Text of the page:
Grazing heavy covers:Grass growth rates continue to vary greatly, but on a high percentage of sheep farms there has been a spike in grass growth rates, resulting in some heavy covers developing.

At this stage of the year, quality will hold in swards for longer,so it is not a big issue where the growth has taken place on paddocks that were grazed out tight in the last rotation.

The greatest challenge is where heavy covers have developed on swards that were not grazed out well and there is a high percentage of poor-quality material at the base of the sward.

Where lambs are grazing these swards, they should be offered the best-quality grass and not forced to graze down the poorer-quality material, with ewes used to graze down paddocks.

The latter is an area you also need to be careful about if ewes are entering the final few weeks of pre-breeding feeding, as you also do not want to affect their nutritional intake. The last thing you want is ewes being offered a large area of grazing, consuming the most palatable material and then being forced to graze poor-quality material for a prolonged period in the immediate pre-breeding period.

Splitting paddocks in to two-to-three-day grazing blocks will help in this regard, as ewes will only be forced to graze lower-quality material for a short period and will quickly compensate once they move on to the next area. The other option is to get the best possible grazing on these areas now and return post-breeding when there is little pressure on nutritional intake. Topping is an option where there is an abundance of grass, but this should be a last alternative, as you will hamper regrowth.

Ram health checks: With the start of breeding only a few weeks away for most mid-season lambing flocks, it is important to keep rams in good shape for breeding and in particular to be on guard for any health issues. The occurrence of any infection which causes a ram’s temperature to increase to 40°C or greater will, in almost all cases, trigger a six to seven week period of infertility.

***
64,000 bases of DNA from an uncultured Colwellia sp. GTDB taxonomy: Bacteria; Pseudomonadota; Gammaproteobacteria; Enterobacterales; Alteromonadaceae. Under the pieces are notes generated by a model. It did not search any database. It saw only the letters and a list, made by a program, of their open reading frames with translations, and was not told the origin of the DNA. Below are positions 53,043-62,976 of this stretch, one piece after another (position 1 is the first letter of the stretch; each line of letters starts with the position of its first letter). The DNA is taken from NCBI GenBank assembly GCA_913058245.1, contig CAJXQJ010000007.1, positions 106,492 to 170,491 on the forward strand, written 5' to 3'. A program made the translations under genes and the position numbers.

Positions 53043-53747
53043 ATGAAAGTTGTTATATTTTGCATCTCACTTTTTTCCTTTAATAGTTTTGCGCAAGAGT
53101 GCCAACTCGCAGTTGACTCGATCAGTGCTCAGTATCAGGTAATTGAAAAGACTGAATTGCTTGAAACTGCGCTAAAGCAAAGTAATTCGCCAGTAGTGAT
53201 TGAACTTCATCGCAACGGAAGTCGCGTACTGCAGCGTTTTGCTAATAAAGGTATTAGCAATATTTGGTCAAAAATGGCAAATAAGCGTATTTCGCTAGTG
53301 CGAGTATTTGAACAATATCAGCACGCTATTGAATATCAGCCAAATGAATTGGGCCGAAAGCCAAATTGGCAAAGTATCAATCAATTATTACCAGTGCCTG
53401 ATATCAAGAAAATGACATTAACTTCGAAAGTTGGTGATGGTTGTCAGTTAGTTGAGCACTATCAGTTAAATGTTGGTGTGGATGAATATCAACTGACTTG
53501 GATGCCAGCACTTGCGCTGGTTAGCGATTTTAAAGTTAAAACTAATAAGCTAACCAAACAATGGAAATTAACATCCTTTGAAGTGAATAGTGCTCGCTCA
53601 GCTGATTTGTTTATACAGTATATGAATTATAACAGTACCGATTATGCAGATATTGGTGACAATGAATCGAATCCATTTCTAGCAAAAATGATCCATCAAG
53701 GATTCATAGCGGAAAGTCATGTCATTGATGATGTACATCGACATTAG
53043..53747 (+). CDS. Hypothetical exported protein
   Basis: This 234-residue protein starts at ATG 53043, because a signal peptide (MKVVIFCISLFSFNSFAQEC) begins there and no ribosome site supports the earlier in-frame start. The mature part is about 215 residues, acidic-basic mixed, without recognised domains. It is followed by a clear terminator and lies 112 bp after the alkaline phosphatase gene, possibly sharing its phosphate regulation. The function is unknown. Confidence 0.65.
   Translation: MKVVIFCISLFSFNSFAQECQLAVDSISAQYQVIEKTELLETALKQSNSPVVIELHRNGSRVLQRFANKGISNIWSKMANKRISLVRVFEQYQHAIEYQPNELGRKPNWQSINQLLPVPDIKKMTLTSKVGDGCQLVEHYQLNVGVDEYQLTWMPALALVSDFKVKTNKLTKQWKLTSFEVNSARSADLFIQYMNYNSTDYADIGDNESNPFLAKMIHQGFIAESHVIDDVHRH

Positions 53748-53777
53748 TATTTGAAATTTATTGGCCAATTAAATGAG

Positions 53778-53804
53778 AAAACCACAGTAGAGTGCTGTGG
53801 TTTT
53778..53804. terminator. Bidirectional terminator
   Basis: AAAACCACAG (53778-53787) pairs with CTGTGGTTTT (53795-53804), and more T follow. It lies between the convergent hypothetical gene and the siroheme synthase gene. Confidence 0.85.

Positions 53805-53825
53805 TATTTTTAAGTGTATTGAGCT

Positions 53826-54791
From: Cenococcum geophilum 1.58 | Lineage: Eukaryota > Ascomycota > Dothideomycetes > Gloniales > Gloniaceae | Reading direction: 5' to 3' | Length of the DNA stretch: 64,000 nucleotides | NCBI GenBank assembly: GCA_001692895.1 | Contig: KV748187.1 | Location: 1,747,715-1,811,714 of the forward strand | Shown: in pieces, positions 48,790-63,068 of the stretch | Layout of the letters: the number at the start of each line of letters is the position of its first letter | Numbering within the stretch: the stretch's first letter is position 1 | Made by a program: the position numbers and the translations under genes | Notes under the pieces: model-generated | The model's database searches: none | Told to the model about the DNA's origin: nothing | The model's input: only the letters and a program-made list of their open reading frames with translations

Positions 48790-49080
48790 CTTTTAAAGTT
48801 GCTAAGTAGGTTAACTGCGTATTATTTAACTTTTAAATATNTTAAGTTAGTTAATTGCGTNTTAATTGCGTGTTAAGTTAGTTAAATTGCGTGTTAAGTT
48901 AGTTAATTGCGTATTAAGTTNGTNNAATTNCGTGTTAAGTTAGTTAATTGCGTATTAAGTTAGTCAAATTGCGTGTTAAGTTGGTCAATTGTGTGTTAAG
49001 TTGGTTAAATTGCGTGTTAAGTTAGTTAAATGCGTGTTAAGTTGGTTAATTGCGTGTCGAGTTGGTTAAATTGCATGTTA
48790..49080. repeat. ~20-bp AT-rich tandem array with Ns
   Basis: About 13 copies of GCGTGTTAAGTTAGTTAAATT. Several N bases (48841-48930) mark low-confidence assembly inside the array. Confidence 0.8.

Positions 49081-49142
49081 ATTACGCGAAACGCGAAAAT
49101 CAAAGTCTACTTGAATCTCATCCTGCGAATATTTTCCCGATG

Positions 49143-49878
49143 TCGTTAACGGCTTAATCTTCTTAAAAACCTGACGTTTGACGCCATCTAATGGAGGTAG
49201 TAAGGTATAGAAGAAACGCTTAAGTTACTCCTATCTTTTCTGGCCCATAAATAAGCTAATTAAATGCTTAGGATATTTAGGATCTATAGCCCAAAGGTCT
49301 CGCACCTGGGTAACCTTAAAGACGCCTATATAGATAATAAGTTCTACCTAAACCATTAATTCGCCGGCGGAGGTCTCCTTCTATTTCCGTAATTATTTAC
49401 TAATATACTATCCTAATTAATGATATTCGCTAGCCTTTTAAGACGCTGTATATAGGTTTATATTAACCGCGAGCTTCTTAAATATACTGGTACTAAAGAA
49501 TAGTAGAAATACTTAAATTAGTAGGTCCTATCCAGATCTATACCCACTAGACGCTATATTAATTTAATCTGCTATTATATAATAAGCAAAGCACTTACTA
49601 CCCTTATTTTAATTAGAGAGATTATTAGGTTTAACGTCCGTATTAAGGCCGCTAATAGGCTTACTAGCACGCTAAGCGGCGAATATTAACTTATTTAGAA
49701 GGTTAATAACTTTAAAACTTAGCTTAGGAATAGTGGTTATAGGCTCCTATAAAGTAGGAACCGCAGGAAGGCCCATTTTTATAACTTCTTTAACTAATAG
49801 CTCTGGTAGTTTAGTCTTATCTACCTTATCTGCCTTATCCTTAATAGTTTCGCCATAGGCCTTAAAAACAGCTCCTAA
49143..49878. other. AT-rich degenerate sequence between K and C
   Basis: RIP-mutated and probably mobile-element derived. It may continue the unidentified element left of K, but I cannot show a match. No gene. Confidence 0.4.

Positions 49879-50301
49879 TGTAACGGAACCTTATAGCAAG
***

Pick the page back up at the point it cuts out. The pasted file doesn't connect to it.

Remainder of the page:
Therefore, it is important to identify any such issues so that alternative measures can be put in place.

The other big area to keep on top of is lameness issues, which may impede normal mating behaviour or a ram’s ability to cover large distances on a daily basis.

Routine hoof trimming should be avoided, but if there is any necessary intervention, this should be carried out as soon as possible. Rams should also ideally be footbathed regularly, particularly with reports of a greater incidence of scald in recent weeks.

Lime type: Last week’s note touched on the importance of applying fertiliser by 14 September, which is the last day chemical nitrogen and phosphorus fertiliser can be applied. It also touched on lime having a massive role in increasing the availability of nutrients in the soil and the efficient use of applied nutrients. There have been a few questions about the value of granulated lime compared to ground limestone.

Ground limestone is the more economical option, with lime applied now generally available over three years. Granulated lime, in contrast, is immediately available and therefore a smaller volume needs to be applied annually to address a fertility issue or maintaining soil pH. It can be a good option for smaller areas or where smaller volumes are concerned.